The instructions that came with the device said that I need to configure it with an app called Smart Life, published by Tuya. They have another app named Tuya Smart too, but the instructions within the box said Smart Life so, that’s what I installed. Seen the screenshots of Tuya Smart, it looks almost the same.

The most dificult part of pairing the gateway with the newly create Smart Life account was to select the correct device from their catalog. Fuck, they have more than one device named “Gateway” with the same icon. That’s when I started to realize the software might fall below my expectations. Sadly, I was not wrong.
The Smart Life UI responds quite slow, but the icing of the cake falls on the Siterwell UI for this app. It’s just ugly and not very intuitive. To give you an idea, the ugliest Climate component of Home Assistant looks better than this. It works though. With slow feedback, but it works.

Now, the ugliest part: The integration of Tuya with Home Assistant.

I was only interested in the integration of “climate” devices coming from Tuya. According to Home Assistant’s website this type of device is supported. And technically it does, but how is implemented is a joke.

This is the data that came for one Siterwell TRV from Tuya:

hvac_modes: off
min_temp: 50
max_temp: 300
target_temp_step: 1
current_temperature: 224
temperature: 235
friendly_name: Dormitorio
supported_features: 1

As you can see, no list of available HVAC modes, current HVAC mode, nor battery status. And yes, the decimal separator is not added, ending with a whopping 224 Celcius for room temperature.
Changing the target temperature from HASS does not work. My guess is that HASS sends “220” as a new target temperature and Tuya or the TRV rejects the order because the value is way higher than 30 Celcius (the max target value according to the TRV specs).

The bottom line, controlling these Siterwell TRVs from Tuya’s integration for Home Assistant is not an option.

I will keep you up to date.

I had some progress.

I create a tuya developer account and followed the instructions to register a new IoT device. The tuya web gui show a wizard to help me choose the features I would like to include on my device. It even generate me code to customize and then flash on my device.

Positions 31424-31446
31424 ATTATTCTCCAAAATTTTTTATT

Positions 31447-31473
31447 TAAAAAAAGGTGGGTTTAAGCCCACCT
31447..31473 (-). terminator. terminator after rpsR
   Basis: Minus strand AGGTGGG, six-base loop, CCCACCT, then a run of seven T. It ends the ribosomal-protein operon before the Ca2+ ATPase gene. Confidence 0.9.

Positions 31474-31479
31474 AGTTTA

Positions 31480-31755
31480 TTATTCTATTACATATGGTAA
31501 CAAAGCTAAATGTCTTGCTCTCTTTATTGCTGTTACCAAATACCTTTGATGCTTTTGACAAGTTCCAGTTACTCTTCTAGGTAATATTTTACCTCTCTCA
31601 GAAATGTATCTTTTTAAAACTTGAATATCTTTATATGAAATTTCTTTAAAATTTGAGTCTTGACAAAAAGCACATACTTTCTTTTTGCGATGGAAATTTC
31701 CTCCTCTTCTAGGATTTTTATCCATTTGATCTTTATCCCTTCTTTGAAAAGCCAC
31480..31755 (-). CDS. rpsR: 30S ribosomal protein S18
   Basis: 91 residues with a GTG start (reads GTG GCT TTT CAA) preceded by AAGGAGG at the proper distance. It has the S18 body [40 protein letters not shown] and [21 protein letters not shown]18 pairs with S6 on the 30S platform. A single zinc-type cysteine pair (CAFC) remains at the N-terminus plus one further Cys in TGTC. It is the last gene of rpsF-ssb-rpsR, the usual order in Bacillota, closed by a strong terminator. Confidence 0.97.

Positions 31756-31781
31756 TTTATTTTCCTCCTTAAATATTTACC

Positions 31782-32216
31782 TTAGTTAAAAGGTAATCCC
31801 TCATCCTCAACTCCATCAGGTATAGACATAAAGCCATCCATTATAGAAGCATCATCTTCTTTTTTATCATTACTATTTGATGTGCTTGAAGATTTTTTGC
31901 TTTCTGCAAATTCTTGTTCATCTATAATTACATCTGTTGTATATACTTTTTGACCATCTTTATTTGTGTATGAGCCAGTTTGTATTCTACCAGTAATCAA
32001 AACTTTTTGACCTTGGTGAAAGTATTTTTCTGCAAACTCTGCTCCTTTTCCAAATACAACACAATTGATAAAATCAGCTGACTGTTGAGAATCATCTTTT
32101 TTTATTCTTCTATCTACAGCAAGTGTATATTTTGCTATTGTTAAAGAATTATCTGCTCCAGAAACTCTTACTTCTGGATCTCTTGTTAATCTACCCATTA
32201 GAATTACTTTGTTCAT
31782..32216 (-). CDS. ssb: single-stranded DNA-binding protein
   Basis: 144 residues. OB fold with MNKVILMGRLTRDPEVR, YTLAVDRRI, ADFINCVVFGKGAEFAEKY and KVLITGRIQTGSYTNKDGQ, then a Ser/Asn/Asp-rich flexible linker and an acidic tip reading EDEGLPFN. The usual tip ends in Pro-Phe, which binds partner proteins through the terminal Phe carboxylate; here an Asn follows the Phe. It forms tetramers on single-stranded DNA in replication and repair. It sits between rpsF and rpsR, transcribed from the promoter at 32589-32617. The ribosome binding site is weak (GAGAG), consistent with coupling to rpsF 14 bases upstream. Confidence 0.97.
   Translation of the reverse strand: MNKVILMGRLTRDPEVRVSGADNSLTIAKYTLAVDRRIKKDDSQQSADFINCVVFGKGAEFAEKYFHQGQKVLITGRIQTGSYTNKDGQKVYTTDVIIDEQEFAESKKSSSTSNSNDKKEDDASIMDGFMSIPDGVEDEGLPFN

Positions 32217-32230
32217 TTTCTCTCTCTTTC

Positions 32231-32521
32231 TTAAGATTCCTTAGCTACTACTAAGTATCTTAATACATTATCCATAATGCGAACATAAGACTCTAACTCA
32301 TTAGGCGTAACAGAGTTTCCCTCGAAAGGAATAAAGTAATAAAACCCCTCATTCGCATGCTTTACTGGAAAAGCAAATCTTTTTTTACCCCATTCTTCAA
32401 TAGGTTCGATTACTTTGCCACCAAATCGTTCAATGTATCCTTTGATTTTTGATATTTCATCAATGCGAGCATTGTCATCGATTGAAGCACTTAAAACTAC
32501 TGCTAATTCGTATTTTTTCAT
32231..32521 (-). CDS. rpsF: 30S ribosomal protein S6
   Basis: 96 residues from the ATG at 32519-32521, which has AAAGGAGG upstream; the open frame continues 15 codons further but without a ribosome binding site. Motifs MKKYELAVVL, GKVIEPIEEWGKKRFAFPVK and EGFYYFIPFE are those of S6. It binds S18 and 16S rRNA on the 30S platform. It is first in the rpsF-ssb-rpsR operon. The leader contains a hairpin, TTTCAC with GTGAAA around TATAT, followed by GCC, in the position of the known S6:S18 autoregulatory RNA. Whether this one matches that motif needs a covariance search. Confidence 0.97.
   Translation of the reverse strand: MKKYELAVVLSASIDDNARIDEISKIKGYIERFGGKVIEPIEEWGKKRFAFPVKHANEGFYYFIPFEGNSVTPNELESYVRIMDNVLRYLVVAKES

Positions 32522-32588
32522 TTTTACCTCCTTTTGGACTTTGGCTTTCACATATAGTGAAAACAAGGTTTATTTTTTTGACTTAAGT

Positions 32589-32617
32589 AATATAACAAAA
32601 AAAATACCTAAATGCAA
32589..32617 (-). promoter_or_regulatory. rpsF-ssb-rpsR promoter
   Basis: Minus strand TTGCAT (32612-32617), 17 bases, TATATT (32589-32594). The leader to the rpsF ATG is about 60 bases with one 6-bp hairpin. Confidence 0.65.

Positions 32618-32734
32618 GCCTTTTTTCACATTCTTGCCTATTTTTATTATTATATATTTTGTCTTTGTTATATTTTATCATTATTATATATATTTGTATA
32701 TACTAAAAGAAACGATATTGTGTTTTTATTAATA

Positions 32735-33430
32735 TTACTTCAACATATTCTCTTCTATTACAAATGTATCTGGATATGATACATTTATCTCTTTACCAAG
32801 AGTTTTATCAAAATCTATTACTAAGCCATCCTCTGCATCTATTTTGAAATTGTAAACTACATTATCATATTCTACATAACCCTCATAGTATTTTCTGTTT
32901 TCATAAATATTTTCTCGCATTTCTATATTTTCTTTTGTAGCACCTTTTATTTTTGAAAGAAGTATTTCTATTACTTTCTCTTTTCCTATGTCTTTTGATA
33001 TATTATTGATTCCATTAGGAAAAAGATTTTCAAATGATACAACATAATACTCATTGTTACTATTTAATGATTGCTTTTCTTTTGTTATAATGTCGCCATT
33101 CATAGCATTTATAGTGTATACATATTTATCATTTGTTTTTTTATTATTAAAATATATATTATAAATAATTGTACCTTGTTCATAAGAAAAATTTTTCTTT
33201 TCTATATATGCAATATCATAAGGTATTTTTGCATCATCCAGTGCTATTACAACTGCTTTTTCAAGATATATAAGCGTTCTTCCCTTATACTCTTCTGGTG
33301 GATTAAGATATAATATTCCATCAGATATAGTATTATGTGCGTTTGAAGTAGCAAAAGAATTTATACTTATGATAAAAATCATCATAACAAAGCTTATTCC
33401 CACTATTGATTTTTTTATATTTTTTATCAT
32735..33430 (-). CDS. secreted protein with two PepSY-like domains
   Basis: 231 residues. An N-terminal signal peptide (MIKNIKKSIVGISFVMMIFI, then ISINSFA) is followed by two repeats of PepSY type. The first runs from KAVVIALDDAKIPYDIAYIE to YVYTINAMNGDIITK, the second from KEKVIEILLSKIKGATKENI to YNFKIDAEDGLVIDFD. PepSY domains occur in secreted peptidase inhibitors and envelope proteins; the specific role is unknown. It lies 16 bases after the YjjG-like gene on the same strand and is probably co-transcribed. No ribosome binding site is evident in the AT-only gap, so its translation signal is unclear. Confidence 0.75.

In this generates assets I found a very useful pdf document in which my selected commands are described in detail.
I immediatelly noticed some similarities with the raw data I capture (which at this point I have printed on my retina).

For example, for the change mode command send from the TRV module I got the following (decrypted) raw data:

00 3e 04 04 00 01 02

And this is what the generated document says:

ID Function name Header version Command word Data length dpID Data type Function length Function command Checksum
2 Mode Module send 0x55aa 0x02 0x04 0x00 0x05 0x02 0x04 0x00 0x01 auto:0x00 manual:0x01 eco:0x02 Checksum

Do you notice how the captured data matches the table?

Data length?? dpID?? Data type Fn length Value
00 3e 04 04 00 01 02

I took several samples of the packets transmitted when different actions take place on the App and manually from the TRV. I will proceed to re-flash the normal firmware on my cc2531 and test my findings.

Wish me good luck.

You’ve made big progress here! :slight_smile:
If you’d need any help decoding/matching dumps to commands, please just ask.

I haven’t bought thermostat yet… but I’d like very much.

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I just wanted to inform you that I successfully managed to control the TRV from Home Assistance using zigbee2mqtt.

I was able to map most of the commands supported by the device. All the commands/actions except 2 which, honestly, I don’t know what the fuck they mean. The only two commands I didn’t sniff were “config pending” and “fault”. Maybe these are those, or maybe not. The important commands that I already can control are:

  • Set target temperature
  • Change mode (off/antifreeze, heat, and auto)
  • Enable/disable window detection
  • Enable/disable valve detection (although I don’t know what this means)
  • Enable/disable child lock

I’ll create the merge request with my implementation to the zigbee2mqtt author to review it. But that later. I’m tired right now.